Hurricane season: deep in the storm

Published / Updated on

Every year, many hurricanes (or cyclones) form on our planet, particularly between June 1 and November 30. Some of them hit the coast hard and sometimes leave thousands of victims behind. Here are some ideas for activities to do in class to better understand this meteorological phenomenon and its consequences.

“Cyclones form over warm tropical waters. The air accumulates a lot of humidity and heat. As the air above the system is cooler, a constant circulation effect occurs between hot air and cold air. This circulation is increased by the presence of winds which cause the cloud to spin more and more quickly on itself. "

Source: Alloprof

In early September 2021, Storm Ida hit the state of Louisiana almost 10 years to the day after Katrina. It then moved up the US East Coast and hit New York City, partially submerging it in torrential rains, unheard of.

(…) Experts believe that the situation is slightly exacerbated by climate change - warmer air retains more rain - and by the urban environment, since the vast asphalt pavements prevent water from infiltrating the ground .

Radio-Canada

This is the ninth storm of the season in the Atlantic Ocean, and the 5th strongest to hit the United States, which is now bracing for Larry's arrival.

In August 2019, Hurricane Dorian made itself felt in the Caribbean and it was particularly the islands of the Bahamas that suffered:

“The most violent hurricane on record in 40 years, Dorian wreaked havoc on the Bahamas. Prime Minister Hubert Minnis spoke of a “historic tragedy”. The current death toll shows 20 dead, while thousands of homes are destroyed and 61,000 people are said to be in need of food aid. The island of Grand Bahama was half swallowed up by the sea. "

LCI, September 6, 2019

Last year, in August 2020, Hurricane Laura left at least 14 people dead in the southern United States, but less damage than feared despite its power. Just before, Laura was passing through the Caribbean Sea and had caused extensive damage in Haiti and the Dominican Republic. At least 35 people have lost their lives in these two countries.

“Like all the countries of the Caribbean region, Haiti is each year, from June to November, under the threat of cyclones, but heavy downpours are enough to threaten the lives of the most disadvantaged citizens, forced to live in areas with risk, near canals or ravines clogged with waste. "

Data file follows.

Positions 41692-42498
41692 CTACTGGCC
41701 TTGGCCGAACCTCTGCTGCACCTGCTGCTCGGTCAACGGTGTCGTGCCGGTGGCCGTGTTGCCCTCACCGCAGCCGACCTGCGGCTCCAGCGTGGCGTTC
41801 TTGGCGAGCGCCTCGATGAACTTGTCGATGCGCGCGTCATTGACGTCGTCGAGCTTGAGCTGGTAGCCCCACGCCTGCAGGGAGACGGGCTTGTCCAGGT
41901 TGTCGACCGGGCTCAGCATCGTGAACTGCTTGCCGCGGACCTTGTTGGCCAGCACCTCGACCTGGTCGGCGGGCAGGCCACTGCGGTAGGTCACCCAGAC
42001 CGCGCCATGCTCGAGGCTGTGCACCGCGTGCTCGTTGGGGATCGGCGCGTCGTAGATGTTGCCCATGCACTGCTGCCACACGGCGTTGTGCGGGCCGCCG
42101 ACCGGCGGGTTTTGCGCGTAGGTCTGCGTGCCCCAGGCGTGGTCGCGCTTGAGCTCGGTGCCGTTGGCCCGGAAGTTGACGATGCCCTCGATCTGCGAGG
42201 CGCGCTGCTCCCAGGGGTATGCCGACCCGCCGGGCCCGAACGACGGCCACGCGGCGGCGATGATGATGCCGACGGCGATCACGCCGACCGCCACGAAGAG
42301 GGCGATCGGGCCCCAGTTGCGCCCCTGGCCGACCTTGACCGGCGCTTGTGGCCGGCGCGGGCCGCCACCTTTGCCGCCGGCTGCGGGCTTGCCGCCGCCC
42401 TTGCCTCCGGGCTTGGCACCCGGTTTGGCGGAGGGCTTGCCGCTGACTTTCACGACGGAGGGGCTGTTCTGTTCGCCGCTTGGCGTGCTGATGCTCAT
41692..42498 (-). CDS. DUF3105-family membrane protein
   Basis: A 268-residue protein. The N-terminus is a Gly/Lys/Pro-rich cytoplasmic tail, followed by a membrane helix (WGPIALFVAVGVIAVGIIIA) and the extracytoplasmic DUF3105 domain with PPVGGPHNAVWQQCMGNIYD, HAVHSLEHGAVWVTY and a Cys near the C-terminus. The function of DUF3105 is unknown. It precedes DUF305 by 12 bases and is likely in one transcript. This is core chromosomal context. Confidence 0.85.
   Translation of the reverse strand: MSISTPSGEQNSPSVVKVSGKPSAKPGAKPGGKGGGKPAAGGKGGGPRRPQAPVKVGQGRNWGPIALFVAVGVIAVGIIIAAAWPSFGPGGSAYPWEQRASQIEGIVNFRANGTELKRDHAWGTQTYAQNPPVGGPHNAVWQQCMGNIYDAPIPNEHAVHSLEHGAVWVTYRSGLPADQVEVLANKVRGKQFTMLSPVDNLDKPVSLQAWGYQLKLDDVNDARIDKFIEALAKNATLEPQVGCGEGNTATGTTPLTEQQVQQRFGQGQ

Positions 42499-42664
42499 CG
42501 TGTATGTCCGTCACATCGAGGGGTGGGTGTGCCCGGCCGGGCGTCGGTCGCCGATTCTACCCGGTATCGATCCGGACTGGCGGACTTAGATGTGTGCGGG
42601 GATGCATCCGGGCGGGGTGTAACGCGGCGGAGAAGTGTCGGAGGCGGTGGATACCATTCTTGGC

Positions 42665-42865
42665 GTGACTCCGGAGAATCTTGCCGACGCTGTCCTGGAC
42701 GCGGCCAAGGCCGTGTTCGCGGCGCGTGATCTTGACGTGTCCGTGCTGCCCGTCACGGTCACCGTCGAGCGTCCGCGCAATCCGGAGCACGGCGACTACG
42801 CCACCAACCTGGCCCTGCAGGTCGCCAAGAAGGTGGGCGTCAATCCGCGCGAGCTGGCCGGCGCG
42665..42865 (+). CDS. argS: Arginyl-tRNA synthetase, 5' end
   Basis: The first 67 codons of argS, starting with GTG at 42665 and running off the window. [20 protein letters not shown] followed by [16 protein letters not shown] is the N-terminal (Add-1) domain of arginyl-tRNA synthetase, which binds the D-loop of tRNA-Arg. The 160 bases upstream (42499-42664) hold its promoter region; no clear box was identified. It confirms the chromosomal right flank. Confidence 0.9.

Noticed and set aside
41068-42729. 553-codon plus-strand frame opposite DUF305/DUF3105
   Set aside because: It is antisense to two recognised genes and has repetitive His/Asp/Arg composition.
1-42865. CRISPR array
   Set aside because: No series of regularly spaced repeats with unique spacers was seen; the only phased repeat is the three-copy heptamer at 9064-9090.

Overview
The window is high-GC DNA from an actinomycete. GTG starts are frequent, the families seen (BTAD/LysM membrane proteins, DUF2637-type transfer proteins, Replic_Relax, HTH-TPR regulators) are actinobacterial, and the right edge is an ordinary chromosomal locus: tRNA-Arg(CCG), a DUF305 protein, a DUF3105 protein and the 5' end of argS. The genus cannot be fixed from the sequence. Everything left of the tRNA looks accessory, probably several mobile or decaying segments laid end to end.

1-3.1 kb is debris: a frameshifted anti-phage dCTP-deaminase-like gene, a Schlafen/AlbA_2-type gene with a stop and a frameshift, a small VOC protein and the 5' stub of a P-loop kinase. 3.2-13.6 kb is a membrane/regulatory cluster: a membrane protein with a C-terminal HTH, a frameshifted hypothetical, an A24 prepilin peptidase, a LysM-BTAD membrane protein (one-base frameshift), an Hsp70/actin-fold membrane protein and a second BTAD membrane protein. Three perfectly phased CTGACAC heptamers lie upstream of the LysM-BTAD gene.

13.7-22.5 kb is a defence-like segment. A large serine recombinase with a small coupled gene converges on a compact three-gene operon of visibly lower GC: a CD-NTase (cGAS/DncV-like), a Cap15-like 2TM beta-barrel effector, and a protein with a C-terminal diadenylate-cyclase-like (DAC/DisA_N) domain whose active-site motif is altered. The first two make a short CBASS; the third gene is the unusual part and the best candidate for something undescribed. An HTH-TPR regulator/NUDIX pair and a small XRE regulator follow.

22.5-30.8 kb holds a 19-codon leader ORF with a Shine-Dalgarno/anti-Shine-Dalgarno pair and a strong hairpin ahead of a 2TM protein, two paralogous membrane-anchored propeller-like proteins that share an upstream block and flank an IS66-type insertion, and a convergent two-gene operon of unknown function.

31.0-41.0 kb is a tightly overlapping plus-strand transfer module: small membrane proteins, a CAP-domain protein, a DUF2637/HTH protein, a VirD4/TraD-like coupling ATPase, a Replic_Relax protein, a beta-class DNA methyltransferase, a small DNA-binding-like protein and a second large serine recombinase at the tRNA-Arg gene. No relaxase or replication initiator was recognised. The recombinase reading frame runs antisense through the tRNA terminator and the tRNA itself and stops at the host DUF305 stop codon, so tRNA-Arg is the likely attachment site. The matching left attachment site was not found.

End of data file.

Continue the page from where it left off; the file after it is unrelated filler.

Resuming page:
Radio-Canada, August 28, 2020

Television images of natural disasters such as hurricanes are always spectacular, but all too often the media and viewers quickly move on when all is over. Disaster victims often remain grappling with the consequences of these events for months or even years.

Before we begin, here is the hurricane trajectory map likely to have effects in Canada in the coming days. Watch for it this fall, it may show some occasionally.

Challenge

Use this quiz to test your hurricane knowledge. At the same time, you can search the web to help you answer questions properly.

 
Cahier de l'élève

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General presentation

Educational intention of the guide

At the end of these activities, the student will be able to understand how hurricanes are formed, but also to reflect on the challenges that affected populations face after a natural disaster.

Disciplines and levels targeted

  • Science and technology
    • Elementary cycle 3: earth and space: transformation of matter (describe certain natural phenomena)
    • 1st cycle of secondary: geological and geophysical phenomena (natural manifestations of energy)
  • Geography (lower secondary school)
    • knowledge related to the study of a city subject to natural risks

Targeted dimensions of digital competence

  • Communicate digitally
  • Develop and mobilize your information culture
  • Producing content with digital
  • Collaborate digitally

Suggested digital tools

  • Alloprof quiz
  • Google maps
  • Collaborative document: Padlet Middlspot, Google Docs, etc.
  • Presentation support: Powerpoint, Google Slides, Keynote, etc.
  • Virtual reality headset

ACTIVITY 1: A destructive force

‬‬‬‬‬‬‬‬‬‬‬‬‬‬‬‬‬‬‬‬‬‬Goals

  • Explore the Saffir-Simpson scale.
  • Understand how cyclones are formed.

First, ask students if they know the difference between these terms: cyclone, hurricane, and typhoon. Let them speculate.

Then, to learn more about the formation of cyclones, as a whole class, watch a video on this topic. Here are different options:

Next, ask students if they know how to determine the intensity of hurricanes. Have they ever heard the expression “category hurricane…”? This is the Saffir-Simpson scale, which ranges from 1 to 5 depending on the intensity of the hurricane.

As a whole class, learn more about this scale by observing the effects modeled in this animation of Agence France-Presse.

Get the wind strength summary for each of the 5 categories in this illustration from AFP.

Finally, invite the students to find all the relevant information on cyclones and anti-cyclones in this Alloprof page.